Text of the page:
304. Punishment for culpable homicide not amounting to murder.
Whoever commits culpable homicide not amounting to murder shall be punished with imprisonment for life, or imprisonment of either description for a term which may extend to ten years, and shall also be liable to fine, if the act by which the death is caused is done with the intention of causing death, or of causing such bodily injury as is likely to cause death,
or with imprisonment of either description for a term which may extend to ten years, or with fine, or with both, if the act is done with the knowledge that it is likely to cause death, but without any intention to cause death, or to cause such bodily injury as is likely to cause death.
CLASSIFICATION OF OFFENCE
Para I: Punishment—Imprisonment for life, or imprisonment for 10 years and fine—Cognizable—Non-bailable—Triable by Court of Session—Non- compoundable.
Para II: Punishment—Imprisonment for 10 years, or fine, or both—Cognizable— Non-bailable—Triable by Court of Session—Non-compoundable.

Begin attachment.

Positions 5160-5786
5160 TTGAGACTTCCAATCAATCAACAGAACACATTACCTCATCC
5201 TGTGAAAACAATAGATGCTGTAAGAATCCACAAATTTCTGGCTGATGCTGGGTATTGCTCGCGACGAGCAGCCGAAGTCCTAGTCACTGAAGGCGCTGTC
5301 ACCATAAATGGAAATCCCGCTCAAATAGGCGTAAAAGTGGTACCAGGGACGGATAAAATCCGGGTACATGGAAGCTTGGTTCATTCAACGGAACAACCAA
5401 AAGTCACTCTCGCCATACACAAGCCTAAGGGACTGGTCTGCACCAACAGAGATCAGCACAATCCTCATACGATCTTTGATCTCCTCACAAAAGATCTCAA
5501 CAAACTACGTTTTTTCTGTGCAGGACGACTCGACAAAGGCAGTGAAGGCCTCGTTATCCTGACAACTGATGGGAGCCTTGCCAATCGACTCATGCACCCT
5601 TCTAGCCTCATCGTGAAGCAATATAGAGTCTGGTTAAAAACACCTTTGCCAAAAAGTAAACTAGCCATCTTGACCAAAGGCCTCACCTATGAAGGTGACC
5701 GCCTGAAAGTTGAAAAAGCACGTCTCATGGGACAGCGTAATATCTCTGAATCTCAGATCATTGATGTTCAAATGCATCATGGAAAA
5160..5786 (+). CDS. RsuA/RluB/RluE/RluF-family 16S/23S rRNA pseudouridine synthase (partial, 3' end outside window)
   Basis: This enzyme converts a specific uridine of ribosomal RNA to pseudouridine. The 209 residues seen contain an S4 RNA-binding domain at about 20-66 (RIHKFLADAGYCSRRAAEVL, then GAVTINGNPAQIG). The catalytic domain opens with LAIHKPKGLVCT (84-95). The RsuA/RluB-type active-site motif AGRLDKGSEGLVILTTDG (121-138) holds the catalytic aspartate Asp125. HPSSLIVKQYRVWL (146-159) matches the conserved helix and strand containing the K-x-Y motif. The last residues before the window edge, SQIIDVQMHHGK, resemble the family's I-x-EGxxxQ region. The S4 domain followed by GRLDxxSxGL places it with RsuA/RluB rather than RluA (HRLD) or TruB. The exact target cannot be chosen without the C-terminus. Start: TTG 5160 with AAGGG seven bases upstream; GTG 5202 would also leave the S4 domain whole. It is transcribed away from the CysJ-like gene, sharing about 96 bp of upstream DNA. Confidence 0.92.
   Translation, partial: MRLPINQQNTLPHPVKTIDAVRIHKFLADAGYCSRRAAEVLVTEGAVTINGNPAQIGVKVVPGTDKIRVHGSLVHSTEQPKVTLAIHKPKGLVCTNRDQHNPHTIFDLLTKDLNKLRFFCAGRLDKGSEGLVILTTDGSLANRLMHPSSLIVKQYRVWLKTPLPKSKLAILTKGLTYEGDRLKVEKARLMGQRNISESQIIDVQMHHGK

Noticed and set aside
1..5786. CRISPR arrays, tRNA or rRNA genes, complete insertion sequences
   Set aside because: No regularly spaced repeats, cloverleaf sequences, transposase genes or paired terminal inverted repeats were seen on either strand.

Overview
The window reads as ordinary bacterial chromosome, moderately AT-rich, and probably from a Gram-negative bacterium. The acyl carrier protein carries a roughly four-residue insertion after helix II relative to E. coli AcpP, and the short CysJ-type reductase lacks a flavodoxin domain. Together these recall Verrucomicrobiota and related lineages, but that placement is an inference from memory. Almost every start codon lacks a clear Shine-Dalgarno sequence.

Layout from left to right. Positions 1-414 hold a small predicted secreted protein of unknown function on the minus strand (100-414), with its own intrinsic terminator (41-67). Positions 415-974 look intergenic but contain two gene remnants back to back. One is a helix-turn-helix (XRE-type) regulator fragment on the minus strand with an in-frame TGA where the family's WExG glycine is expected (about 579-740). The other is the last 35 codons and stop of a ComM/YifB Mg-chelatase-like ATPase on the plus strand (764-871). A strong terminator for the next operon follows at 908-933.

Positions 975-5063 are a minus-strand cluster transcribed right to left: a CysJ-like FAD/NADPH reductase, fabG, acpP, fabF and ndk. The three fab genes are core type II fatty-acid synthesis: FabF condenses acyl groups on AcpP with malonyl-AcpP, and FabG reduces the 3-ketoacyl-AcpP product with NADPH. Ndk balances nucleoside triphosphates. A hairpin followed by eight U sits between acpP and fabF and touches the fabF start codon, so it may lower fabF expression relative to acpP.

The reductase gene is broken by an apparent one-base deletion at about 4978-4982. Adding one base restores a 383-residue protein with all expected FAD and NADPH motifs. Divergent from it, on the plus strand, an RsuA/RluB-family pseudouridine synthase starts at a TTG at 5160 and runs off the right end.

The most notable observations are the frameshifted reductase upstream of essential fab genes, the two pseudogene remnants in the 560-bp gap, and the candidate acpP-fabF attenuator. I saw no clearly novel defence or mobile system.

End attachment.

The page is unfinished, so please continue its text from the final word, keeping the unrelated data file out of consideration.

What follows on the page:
(i) Before an accused is held guilty and punished under first part or second part of section 304 a death must have been caused by the assailant under any of the circumstances mentioned in the five exceptions to section 300;
Harendra Nath Mandal v. State of Bihar, 1993(1) Crimes 984 (SC)
(ii) Out of the three accused persons, one of the accused person gave a fatal blow on the head of the deceased, the other accused person injured the deceased by spear on his knee and arm. First accused person is liable to be convicted under part I of section 304. The other accused person is liable to be convicted under section 324 as section 34 has not been applied after setting aside conviction under section 147 of the Indian Penal Code;
Kedar Prasad v. State of Madhya Pradesh, AIR 1992 SC 1629
(iii) Where there was absence of prior enmity with deceased and intention accused was sentenced under section 304, part II and not under section 302;
Rajju v. State of Uttar Pradesh, (1994) Cr LJ 105 (All)
(iv) Whether the plea of drunkenness can be taken as defence for claiming acquittal or for lessening sentence depends upon ‘intention’ and ‘knowledge’ of the accused;
Mirza Ghani Baig v. State of Andhra Pradesh, (1997) 2 Crimes 19 (AP)
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